Sample Privacy Policy Template

A Privacy Policy is a legal document where you specify if you collect personal data from your users, what kind of personal data you collect, what you do with that data, and other important information about your privacy practices.

In this article we'll discuss a few of the laws that require Privacy Policies, as well as what content you'll need to put in a Privacy Policy when creating one.

A Privacy Policy is required by law if you collect personal data. Personal data is any kind of data or information that can be considered personal (identifies an individual), such as:

  • Email address
  • First and last name
  • Billing and shipping address
  • Credit card information

What is a Privacy Policy

A Privacy Policy is a legal statement that specifies what the business owner does with the personal data collected from users, along with how the data is processed and for what purposes.

In 1968, Council of Europe did studies on the threat of the Internet expansion as they were concerned with the effects of technology on human rights. This lead to the development of policies that were to be developed to protect personal data.

This marks the start of what we know now as a "Privacy Policy." While the name "Privacy Policy" refers to the legal agreement, the concept of privacy and protecting user data is closely related.

This agreement can also be known under these names:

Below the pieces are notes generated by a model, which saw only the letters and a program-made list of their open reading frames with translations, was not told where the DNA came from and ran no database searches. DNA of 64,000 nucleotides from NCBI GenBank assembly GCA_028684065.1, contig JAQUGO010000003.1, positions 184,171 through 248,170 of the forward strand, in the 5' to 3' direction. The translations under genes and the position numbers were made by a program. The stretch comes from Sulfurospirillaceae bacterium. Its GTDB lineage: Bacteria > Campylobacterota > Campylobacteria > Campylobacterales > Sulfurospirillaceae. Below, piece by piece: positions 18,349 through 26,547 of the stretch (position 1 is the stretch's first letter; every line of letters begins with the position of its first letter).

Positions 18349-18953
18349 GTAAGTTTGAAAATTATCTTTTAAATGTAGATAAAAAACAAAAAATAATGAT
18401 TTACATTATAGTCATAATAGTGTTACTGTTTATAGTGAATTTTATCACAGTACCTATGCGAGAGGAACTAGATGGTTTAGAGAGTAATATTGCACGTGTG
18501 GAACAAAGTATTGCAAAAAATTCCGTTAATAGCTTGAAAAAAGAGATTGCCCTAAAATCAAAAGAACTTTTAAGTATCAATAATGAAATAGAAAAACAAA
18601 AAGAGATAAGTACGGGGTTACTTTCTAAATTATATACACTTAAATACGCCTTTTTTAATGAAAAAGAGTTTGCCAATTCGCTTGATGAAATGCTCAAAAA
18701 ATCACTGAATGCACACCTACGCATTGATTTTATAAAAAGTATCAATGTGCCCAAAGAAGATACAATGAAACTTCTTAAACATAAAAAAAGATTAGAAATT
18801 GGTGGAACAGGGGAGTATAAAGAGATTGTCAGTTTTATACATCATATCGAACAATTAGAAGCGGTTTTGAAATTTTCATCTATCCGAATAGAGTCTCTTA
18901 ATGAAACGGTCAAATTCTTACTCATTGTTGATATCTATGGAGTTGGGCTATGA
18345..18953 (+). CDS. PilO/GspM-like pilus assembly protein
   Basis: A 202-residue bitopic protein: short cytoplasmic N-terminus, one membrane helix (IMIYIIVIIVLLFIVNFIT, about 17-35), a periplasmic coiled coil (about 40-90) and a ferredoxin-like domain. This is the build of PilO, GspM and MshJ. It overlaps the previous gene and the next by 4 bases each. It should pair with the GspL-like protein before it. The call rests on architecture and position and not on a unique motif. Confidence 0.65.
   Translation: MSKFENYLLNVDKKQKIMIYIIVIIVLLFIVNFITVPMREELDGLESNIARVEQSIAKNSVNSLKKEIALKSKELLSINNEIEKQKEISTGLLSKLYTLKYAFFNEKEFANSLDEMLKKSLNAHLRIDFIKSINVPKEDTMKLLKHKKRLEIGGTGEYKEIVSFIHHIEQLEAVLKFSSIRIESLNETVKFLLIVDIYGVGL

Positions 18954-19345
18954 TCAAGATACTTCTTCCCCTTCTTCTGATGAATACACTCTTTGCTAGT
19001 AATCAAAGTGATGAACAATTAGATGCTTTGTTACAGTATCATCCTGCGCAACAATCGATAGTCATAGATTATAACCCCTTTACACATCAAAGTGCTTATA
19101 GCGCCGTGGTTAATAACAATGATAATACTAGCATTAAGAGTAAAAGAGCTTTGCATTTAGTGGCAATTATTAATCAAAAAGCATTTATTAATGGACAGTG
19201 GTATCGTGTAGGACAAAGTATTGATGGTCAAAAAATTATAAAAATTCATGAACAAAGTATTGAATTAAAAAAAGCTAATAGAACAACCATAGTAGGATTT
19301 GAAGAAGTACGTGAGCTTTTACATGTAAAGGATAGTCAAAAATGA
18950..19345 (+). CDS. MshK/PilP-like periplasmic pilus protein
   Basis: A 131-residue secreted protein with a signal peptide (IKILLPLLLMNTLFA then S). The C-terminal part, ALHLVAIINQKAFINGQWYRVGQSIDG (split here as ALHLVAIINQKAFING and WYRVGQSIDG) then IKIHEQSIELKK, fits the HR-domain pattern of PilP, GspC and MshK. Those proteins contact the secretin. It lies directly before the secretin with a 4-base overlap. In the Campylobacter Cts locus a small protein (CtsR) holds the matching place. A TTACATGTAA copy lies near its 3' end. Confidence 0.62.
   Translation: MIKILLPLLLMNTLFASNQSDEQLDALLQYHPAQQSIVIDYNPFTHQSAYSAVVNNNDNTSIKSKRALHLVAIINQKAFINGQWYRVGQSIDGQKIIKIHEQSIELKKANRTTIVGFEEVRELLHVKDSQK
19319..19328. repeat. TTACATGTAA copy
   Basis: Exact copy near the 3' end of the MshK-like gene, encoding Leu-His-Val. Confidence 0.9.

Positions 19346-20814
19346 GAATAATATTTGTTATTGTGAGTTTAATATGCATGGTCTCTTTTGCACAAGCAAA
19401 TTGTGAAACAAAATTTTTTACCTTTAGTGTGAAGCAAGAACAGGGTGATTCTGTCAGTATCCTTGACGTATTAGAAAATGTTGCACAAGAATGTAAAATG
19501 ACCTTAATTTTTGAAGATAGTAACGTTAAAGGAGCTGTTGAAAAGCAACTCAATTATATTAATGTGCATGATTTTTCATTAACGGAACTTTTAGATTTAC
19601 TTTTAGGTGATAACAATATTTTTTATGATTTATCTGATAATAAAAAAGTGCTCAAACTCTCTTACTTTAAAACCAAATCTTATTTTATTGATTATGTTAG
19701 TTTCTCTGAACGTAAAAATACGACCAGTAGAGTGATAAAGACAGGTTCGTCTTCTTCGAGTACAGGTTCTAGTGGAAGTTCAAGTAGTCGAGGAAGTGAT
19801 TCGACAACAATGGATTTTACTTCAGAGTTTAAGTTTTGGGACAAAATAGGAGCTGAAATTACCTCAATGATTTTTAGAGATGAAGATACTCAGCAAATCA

• Privacy Statement
  • Privacy Notice
  • Privacy Information
  • Privacy Page

A Privacy Policy can be used for both your website and mobile app if it's adapted to include the platforms your business operates on.

The requirements for Privacy Policies may differ from one country to another depending on the legislation. However, most privacy laws identify the following critical points that a business must comply with when dealing with personal data:

  • Notice - Data collectors must clearly disclose what they are doing with the personal information from users before collecting it.
  • Choice - The companies collecting the data must respect the choices of users on what information they choose to provide.
  • Access - Users should be able to view, update or request the removal of personal data collected by the company.
  • Security - Companies are entirely responsible for the accuracy and security (keeping it properly away from unauthorized eyes and hands) of the collected personal information.

Who Needs a Privacy Policy

Any entity (company or individual) that collects or uses personal information from users will need a Privacy Policy.

A Privacy Policy is required regardless of the type of platform your business operates on or what kind of industry you are in:

  • Websites
  • WordPress blogs, or any other platforms: Joomla!, Drupal etc.
  • Ecommerce stores
  • PMobile apps - Not having a Privacy Policy can be a reason for rejection of your app from app stores. For example, a Privacy Policy is required for all iOS apps.
  • Facebook apps - Facebook requires all pages, groups and events that collect user data to have a Privacy Policy
  • Desktop apps
  • All SaaS apps must have a Privacy Policy
  • Digital products
  • If you use Google AdSense, you need a Privacy Policy

The Basics of a Privacy Policy

In the EU, the GDPR requires companies dealing with EU citizens to have a Privacy Policy.

This law became enforceable in early 2018 and has affected businesses around the world. Not only does it require a Privacy Policy, but it has requirements for what must go into a Privacy Policy and how it must be written and displayed.

As a general rule, if you're compliant with Privacy Policy requirements of the GDPR, you'll by default end up complying with most other privacy laws around the world. That's because the GDPR is so robust and comes with stringent requirements.

In the U.S., privacy legislation varies from one state to another. Certain federal laws govern users' data in some circumstances.

Here are some examples of privacy laws in the U.S.: